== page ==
NSA 2009 Western World Series: Softball Showcase in Snohomish County

Sunday’s date was circled on Rick Fritz’ team calendar for nearly one year.

Fritz and his 14-under girls softball team, the Snohomish County Express ’94, won the National Softball Association (NSA) state championship in their age bracket for the past two years. Now, the team has the opportunity to showcase its talents in the NSA Western World Series next week in Snohomish County.

The regional championship tournament for girls ages 9-18 returns Sunday to Snohomish County for the third time in the past six years. It kicks off with a 5 p.m. opening ceremony at Everett Memorial Stadium, where teams will trade pins, parade around the field and listen to guest speaker Heather Tarr, head coach of the national champion University of Washington softball team. The ceremony is free and open to the public

“It’s the pin trading, the opening ceremonies, the walking into the stadium and throwing things to the crowd (that is special for the teams),” Fritz said. “It’s the event for the girls as much as playing ball.”

Pool play begins Monday in the 80-team tournament, which features seven age brackets and teams from northern and southern California, Nevada, Washington and British Columbia. Each team has two pool games before heading to the double-elimination bracket. Bracket play for the 10-under and 16-under teams starts Tuesday, with the larger 12A/B, 14A/B and 18-under brackets scheduled to start bracket games on Wednesday. Tuesday also features a home run derby from 6-8 p.m. at Kasch Park in Everett.

The games are spread throughout Snohomish County — at Marsyville-Pilchuck High School, Sky River Park in Monroe and Phil Johnson ballfields and Kasch Park in Everett.

Snohomish County found success hosting the tournament in 2004 and again in 2006. “It was such a huge success when we had it here before,” said Steve Jensen, the NSA Washington state director.

The 2004 tournament brought in 160 teams; 2006 saw 174 teams and, when combined, the events injected $6.7 million into the local economy, according to Tammy Dunn, the sports marketing manager for the Snohomish County Tourism Bureau. The sluggish economy is to blame for the decrease in the number of teams in this year’s tournament, especially the number of out-of-state squads.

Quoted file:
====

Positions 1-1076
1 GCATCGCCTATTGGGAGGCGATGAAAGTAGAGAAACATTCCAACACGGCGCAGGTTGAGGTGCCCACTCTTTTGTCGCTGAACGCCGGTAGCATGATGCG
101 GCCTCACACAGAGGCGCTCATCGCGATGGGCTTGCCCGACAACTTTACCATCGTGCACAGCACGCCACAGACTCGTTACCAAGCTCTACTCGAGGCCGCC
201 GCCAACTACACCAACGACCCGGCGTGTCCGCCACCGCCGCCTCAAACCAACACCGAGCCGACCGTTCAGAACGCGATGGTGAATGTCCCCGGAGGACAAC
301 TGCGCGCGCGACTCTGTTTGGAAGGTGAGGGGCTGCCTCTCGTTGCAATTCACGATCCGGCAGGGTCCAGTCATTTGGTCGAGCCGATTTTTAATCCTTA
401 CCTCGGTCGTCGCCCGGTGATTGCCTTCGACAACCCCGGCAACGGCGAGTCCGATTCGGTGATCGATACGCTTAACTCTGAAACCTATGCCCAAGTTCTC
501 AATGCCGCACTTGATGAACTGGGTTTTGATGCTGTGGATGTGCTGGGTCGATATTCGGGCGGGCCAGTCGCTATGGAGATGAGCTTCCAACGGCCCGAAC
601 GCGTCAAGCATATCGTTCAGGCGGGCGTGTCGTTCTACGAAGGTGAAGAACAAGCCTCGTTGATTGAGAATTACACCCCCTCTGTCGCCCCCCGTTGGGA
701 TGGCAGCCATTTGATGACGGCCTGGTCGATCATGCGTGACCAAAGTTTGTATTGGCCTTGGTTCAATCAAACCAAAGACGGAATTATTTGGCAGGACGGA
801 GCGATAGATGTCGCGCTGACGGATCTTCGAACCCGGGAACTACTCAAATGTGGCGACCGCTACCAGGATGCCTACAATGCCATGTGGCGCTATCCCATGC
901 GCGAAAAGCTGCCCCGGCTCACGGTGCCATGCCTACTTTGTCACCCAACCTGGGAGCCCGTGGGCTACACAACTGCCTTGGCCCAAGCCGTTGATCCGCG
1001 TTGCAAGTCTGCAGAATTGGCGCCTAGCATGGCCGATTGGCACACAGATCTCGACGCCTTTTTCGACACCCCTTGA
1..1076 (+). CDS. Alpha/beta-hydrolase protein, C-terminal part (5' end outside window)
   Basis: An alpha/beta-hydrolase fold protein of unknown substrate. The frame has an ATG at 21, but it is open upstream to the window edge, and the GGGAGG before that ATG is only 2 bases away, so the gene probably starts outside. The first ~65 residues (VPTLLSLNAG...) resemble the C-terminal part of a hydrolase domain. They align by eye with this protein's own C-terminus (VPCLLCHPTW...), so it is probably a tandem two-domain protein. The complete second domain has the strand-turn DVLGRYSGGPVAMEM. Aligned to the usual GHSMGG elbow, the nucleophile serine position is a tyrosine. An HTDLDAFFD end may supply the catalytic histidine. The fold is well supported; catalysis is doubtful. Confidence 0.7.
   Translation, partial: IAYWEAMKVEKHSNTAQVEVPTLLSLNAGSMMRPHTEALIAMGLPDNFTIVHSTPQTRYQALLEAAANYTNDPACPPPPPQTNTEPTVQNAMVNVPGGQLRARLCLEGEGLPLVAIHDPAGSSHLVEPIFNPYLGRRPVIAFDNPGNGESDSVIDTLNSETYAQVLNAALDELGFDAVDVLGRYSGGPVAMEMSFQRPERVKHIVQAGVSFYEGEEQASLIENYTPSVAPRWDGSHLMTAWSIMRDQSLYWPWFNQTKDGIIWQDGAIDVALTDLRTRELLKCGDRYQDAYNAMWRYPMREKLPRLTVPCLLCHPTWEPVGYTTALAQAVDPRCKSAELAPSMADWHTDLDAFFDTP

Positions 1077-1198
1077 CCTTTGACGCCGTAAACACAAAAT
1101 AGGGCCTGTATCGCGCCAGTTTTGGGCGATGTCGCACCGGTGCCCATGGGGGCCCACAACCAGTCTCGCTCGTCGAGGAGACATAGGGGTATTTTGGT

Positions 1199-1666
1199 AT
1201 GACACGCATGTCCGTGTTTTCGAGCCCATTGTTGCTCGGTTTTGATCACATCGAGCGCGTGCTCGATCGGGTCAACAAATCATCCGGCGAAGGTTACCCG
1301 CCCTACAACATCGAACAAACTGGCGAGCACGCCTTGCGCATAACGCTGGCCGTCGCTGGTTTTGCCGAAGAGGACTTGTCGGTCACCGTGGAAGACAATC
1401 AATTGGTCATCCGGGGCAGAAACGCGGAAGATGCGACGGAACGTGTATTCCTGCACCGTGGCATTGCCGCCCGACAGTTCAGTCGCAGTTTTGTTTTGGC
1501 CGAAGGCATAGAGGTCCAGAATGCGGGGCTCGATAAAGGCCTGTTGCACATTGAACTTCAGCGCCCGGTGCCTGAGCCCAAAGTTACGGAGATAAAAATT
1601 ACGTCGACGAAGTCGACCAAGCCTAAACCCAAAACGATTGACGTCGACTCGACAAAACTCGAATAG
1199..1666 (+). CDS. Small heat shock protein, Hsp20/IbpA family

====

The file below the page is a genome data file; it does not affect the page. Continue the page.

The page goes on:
Jensen said that travel, lodging and food costs for an entire softball team for a week-long event puts a tremendous strain on people’s already pinched pocketbooks.

“With a sports event and a national tournament … they’ll kick it off, play and crown a champion. … It’s a bright side that helps when we’re in bad economic times,” Dunn said, adding that the tournament expects to see $1.7 million flow into the county. “We’re excited to have them back.”

Fritz and the Snohomish County Express ’94 team is excited to have the tournament back in state as well. In the 2006 tournament, playing in the 12-under bracket, the team placed fifth.

“It was a great experience,” Fritz said, adding that the ‘06 Western World Series fifth-place trophy is so special that it is one of the few he keeps in his personal collection. “I was so proud of the girls.”

Now older and more seasoned, Express ’94 is one of the bracket favorites in the competitive 14-under group. “The 14-under is loaded,” Jensen said.

“I told Steve (Jensen) that it’d be nice to make a run at it (the championship),” Fritz said.

The Express ’94, based in Marysville, draws exclusively from north Everett and farther up Interstate 5 to maintain chemistry, Fritz said. Many of the girls have played together for six years and all but three concluded their high school freshman seasons playing varsity for their respective schools. Some familiar names include Everett High School’s Lauren Kesterson (All-Wesco First team) and Chloe Kesterson (All-Wesco Honorable Mention) and Seagulls’ teammate Lexi Levin (All-Wesco Honorable Mention). The team also has players from Marysville-Pilchuck, Stanwood and Sedro-Woolley high schools.

“They’re one of the better teams in the state that I’ve seen play in NSA,” Jensen said.

There will be a number of familiar faces for in-state teams as 58 of the 80 teams in this year’s Western World Series hail from Washington, with 26 from Snohomish County and two teams from Skagit County.

In order to qualify for the tournament, teams first had to come through regional qualifying tournaments to reach the state tournament. Qualifying for the state tournament also meant entry into the Western World Series.

“There’s a ton of good teams, local teams,” Fritz, a coach of nine years, said.

Tournament brackets, game schedules and results will be posted on the NSA tournament Web site, www.nsayouthwws.com.

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